Winnie the Pooh: Blood and Honey, the new horror film based on A. A. Milne’s beloved bear, was pulled by cinemas in Hong Kong and Macau abruptly on Tuesday, just a day before the film’s official premiere there.
While there’s clear reason for the cancellation — and uncertainty as to who actually made the decision — many in the West are speculating whether it has to do with the film’s titular character, who has a complicated association with China’s president, Xi Jinping. In the 2010s, after memes of then-President Barack Obama and President Xi went viral, China censored key images of the character. Yet, Winnie the Pooh is not “banned” in the country: while there is still targeted censorship of certain portrayals, the bear appears on merchandise shelves and even has rides at Shanghai Disneyland and Hong Kong Disneyland.
According to a statement from Winnie the Pooh: Blood and Honey’s distributor, Hong Kong-based VII Pillars Entertainment, the screening of the film was canceled because it “failed to meet the audience.” However, the distributor told the Associated Press that they were “notified by cinemas that they could not show the film as scheduled, but it didn’t know why.” Local cinemas have not yet commented on the situation.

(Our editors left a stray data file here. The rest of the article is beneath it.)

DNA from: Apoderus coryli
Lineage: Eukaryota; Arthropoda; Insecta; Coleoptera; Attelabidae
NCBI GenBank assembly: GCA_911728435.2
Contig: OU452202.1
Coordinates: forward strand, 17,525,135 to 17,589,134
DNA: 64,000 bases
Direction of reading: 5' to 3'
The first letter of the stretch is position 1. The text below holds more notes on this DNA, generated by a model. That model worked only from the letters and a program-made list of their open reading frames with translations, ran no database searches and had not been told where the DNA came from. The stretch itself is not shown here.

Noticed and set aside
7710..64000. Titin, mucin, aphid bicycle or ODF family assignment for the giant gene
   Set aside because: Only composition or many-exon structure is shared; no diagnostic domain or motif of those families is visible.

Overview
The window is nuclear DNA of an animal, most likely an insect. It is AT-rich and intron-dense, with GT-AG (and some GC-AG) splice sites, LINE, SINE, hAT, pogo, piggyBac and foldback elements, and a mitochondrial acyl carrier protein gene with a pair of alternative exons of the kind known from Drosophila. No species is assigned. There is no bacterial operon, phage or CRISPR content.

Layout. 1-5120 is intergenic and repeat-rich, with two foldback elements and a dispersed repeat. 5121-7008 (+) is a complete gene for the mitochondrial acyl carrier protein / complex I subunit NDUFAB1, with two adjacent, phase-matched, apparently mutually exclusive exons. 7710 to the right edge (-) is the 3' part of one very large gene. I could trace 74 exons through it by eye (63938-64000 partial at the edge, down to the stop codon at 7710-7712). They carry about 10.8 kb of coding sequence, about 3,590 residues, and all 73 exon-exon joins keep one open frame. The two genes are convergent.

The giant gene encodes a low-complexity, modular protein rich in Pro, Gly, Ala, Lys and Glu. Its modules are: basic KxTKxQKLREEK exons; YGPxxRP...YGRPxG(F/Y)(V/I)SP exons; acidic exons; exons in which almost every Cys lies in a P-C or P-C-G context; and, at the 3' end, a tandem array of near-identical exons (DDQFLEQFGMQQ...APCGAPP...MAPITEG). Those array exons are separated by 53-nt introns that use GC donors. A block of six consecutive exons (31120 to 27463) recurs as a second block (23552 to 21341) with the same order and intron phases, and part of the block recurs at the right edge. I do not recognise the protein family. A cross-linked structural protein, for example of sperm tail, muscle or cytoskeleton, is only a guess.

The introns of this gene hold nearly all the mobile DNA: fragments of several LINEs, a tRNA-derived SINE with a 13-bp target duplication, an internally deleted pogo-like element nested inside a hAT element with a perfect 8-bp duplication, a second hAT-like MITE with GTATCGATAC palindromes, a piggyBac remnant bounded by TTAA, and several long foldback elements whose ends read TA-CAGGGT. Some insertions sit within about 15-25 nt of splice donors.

“Hong Kong as of Friday had 30+ cinemas booked to show Winnie the Pooh: Blood and Honey. They even did one screening. It went past censorship,” the film’s director, Rhys Frake-Waterfield, said in an email to Variety. “Then ‘suddenly’ over the last few days, something has happened which has resulted in multiple cinema chains simultaneously having to remove the showings from their cinemas, which is nothing to do with the film’s quality.”
Kevin Yeung, secretary of Hong Kong’s Culture, Sports and Tourism Bureau, took to local media to report that the Film Censorship Authority had approved the film, which the Office of Film, Newspaper and Article Administration confirmed. Citing the film’s authorization by the local government, he said: “In the end, the film’s distributor decided not to show the film in Hong Kong for the time being. This is the distributor’s decision.”
All this comes as media becomes a contested battleground in the context of increasingly tense international relations. China has come under fire in recent years for censoring numerous films, such as Spider-Man: No Way Home and another Winnie the Pooh flick, 2018’s Christopher Robin, among many more. They have also edited certain films, like their odd alternative ending to Fight Club, in which Tyler Durden is thwarted by the police and receives “psychological treatment.”
Meanwhile, Winnie the Pooh: Blood and Honey is out now in the United States and other markets, and has already earned $4.2 million against a $100,000 budget. Watch the trailer for it here.